In mid-September we attended the fourth Biennial AIA Women’s Leadership Summit in Seattle.
This event is particularly important to Payette as Sho-Ping Chin, FAIA, originally helped found these summits as an outgrowth of the BSA Women’s Principal Group. Heather Taylor, AIA, was also a key member of the original WLS planning group and has remained involved as one of the National Advisors. The 2015 theme for WLS was “Creating Cultural Change.”
It is truly amazing to see what these Summits have become and how many people they have empowered across the country. At the 2015 Summit, there was great support and visibility from the AIA leadership, including attendance by Robert Ivy, FAIA, EVP/CEO, president-elect Russell Davidson, AIA, several members of the AIA Strategic Council and senior AIA staff.
The conference began with a welcome reception at the Seattle Art Museum’s Olympic Sculpture Park Pavilion and continued with two days of presentations, discussion and engagement, including a call to action. Day One focused on leadership and featured a return of the inaugural WLS 2009 keynote speaker Kate Schwennsen, FAIA, Director of the School of Architecture at Clemson University and 2006, AIA President. Kate compared statistics from 2005 to 2014, focusing on where we are in terms of female leadership in the profession, stating, “we’ve made progress, but we still have work to do.” In 2005 women made up 10.7% of the leadership in the top 20 firms; in 2014 we made up 17.9%.
Speakers like Justine Clark, [co-founder and editor of Parlour: Women, Equity, Architecture], Carole Wedge, FAIA [President of Shepley Bulfinch] and Rosa Sheng, AIA [Senior Associate at Bohlin Cywinski Jackson, Founder and Chairperson for Equity by Design] prompted a provocative and interesting discussion. The group was asked to define the problem and craft solutions focused on how women can continue to increase our presence and make a greater impact in leading our profession. Additional panels illustrated other paths to leadership, such as through academia, becoming the client or working in government. Others spoke about ways to succeed through specialization, specifically through sustainability.
Many conversations reiterated that there is not one measure of success – success is something each person needs to define for oneself. At different stages in one’s own life the definition of success will change.
Some of the key ideas from the Summit, while not ground-breaking, are important reminders:
The second day of the Summit focused on design excellence, and began with a keynote session led by Courtney Martin, an author, journalist and entrepreneur who offered a fresh perspective from outside of the profession. Her aim was to disrupt the dialogue and attendees to think differently about the definition of leadership, success and design in context of the broader community. Additional panels focused on design partnerships and leadership through design. We also heard from Allison Williams, FAIA whose 35 year career has included large scale complex civic, cultural and corporate projects around the globe. Her passion for her work and collaborative style left an inspirational imprint on all attendees. It is clear that you do great work when you are working with great people and love what you do! This panel included equally inspirational messages from Patricia Rhee, AIA.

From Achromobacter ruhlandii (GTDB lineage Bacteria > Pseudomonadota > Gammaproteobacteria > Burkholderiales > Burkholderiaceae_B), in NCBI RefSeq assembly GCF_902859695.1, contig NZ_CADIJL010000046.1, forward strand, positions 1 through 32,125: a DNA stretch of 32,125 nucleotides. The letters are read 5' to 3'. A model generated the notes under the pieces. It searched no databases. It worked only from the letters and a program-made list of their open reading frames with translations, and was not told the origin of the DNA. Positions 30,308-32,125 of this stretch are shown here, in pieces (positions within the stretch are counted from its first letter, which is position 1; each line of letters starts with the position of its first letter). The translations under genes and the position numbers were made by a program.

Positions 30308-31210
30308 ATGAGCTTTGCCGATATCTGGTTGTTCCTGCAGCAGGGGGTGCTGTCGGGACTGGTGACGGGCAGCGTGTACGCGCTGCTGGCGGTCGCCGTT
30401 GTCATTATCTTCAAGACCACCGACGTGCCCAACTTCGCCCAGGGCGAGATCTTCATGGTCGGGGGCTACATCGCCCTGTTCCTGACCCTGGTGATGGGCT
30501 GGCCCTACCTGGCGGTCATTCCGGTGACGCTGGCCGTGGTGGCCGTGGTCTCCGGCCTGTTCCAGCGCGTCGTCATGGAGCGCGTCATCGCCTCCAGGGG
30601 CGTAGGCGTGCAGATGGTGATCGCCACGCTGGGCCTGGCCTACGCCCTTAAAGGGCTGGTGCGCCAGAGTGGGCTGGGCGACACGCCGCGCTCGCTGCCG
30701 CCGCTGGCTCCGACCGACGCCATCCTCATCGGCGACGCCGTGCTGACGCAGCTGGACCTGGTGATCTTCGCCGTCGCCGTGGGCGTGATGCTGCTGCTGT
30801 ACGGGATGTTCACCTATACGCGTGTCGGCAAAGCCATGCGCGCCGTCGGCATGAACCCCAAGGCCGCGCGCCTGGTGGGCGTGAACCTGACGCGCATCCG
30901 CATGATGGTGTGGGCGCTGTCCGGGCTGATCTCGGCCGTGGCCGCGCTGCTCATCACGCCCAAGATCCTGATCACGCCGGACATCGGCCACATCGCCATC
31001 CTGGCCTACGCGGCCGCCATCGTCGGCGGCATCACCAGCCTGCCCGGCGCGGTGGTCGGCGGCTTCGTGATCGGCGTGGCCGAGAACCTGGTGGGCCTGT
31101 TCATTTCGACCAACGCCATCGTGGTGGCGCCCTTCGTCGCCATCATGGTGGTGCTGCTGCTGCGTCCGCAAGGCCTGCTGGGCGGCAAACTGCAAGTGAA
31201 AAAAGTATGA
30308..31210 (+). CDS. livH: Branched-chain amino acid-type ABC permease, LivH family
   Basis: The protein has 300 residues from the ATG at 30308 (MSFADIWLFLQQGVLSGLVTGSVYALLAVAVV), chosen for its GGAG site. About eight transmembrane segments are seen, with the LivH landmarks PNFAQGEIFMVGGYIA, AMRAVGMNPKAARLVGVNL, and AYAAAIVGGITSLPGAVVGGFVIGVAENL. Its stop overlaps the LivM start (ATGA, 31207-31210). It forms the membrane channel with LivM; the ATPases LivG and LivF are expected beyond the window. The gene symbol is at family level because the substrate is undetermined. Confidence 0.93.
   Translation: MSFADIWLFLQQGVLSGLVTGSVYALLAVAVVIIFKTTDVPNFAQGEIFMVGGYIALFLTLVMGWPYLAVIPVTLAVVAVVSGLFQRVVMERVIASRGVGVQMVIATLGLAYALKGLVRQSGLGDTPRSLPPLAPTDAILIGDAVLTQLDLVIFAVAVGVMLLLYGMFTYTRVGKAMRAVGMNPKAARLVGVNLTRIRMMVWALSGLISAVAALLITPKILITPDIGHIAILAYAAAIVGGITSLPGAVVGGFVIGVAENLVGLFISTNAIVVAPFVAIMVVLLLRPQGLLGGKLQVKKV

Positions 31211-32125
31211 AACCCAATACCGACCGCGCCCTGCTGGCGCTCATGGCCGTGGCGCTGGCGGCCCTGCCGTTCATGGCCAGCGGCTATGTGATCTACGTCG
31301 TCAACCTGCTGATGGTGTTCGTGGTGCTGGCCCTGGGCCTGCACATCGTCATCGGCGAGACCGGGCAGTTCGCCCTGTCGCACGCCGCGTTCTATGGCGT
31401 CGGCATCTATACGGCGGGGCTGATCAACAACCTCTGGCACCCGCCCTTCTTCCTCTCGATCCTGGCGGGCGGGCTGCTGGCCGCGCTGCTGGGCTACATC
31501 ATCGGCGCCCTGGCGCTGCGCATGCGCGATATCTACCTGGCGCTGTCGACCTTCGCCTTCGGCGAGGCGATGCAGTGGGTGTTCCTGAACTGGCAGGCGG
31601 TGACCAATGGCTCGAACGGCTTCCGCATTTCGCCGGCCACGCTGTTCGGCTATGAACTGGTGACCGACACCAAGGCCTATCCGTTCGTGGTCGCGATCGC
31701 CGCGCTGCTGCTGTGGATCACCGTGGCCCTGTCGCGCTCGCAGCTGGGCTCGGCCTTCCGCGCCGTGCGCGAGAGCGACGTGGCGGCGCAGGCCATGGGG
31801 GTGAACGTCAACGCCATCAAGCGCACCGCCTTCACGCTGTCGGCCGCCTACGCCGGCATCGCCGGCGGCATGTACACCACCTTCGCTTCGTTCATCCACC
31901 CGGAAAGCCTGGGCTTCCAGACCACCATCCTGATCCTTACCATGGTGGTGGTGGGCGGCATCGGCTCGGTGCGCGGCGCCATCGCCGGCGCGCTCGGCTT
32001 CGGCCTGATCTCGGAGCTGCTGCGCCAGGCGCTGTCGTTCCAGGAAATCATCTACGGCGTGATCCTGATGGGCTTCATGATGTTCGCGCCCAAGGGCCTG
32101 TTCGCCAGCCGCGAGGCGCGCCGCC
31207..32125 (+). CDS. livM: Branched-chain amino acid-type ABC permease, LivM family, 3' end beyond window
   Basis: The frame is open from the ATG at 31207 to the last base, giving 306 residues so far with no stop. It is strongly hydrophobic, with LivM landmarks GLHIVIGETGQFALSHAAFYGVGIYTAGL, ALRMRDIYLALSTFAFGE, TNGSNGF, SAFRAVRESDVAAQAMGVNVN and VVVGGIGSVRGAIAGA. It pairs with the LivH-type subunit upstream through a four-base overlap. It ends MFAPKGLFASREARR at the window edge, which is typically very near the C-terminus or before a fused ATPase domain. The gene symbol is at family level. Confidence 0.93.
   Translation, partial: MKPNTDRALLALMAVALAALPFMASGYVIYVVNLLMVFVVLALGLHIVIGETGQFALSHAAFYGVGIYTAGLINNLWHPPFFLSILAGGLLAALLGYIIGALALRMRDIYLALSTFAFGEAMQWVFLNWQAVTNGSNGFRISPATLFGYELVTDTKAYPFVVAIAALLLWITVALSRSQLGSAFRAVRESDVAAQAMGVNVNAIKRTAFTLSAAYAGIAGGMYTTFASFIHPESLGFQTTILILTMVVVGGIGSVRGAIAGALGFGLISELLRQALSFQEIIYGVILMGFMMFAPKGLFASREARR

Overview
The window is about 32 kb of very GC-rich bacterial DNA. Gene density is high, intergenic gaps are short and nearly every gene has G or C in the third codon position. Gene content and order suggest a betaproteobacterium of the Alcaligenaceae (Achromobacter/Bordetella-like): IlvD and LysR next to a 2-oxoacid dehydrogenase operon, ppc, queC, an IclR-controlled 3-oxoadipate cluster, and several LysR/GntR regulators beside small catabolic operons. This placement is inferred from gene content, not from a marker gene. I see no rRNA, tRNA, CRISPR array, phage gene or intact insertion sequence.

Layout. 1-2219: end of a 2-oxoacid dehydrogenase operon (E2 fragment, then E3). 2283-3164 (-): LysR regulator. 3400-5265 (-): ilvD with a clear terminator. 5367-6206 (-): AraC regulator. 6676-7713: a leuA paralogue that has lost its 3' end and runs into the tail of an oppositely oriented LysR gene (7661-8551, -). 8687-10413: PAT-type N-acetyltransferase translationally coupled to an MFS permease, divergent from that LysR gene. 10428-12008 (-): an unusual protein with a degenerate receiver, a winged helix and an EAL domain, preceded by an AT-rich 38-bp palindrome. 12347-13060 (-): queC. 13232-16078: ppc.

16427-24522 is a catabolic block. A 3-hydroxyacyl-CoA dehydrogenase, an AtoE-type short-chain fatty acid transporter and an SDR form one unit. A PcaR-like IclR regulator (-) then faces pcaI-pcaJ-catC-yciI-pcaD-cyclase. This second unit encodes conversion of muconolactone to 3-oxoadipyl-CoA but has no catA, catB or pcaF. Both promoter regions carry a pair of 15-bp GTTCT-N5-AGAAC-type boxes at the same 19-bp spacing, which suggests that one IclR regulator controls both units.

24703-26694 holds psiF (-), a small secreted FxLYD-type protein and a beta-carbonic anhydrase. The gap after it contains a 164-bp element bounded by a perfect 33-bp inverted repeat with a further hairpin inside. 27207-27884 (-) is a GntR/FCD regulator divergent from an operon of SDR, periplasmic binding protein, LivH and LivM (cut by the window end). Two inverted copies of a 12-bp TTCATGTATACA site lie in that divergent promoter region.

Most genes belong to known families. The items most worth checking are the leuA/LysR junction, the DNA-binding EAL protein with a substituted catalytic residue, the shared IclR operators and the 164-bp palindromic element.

The conference concluded with a session noting the achievements of a number of the attendees and actions they took after having attended one or more of the Women’s Leadership Summits. Actions included taking on new leadership roles in firms, on projects or in one’s community, starting Women in Design and Women’s Principal Groups in cities around the country, and women opening their own firms. It is clear there is a movement happening and a need to connect current leaders, forge new relationships and foster growth of next generation leaders. The discussion must include our male colleagues in order to advance the discussion of the value of women in leadership roles in our profession. Together as one collective, we need to build a diverse, creative, agile, strong profession that can better serve our clients, communities and world through the power of design.
Each of these summits has moved the discussion forward. AIA WLS 2017 Washington DC/Northern Virginia will undoubtedly evolve in format, content and participation with the goal to continue to advance the profession.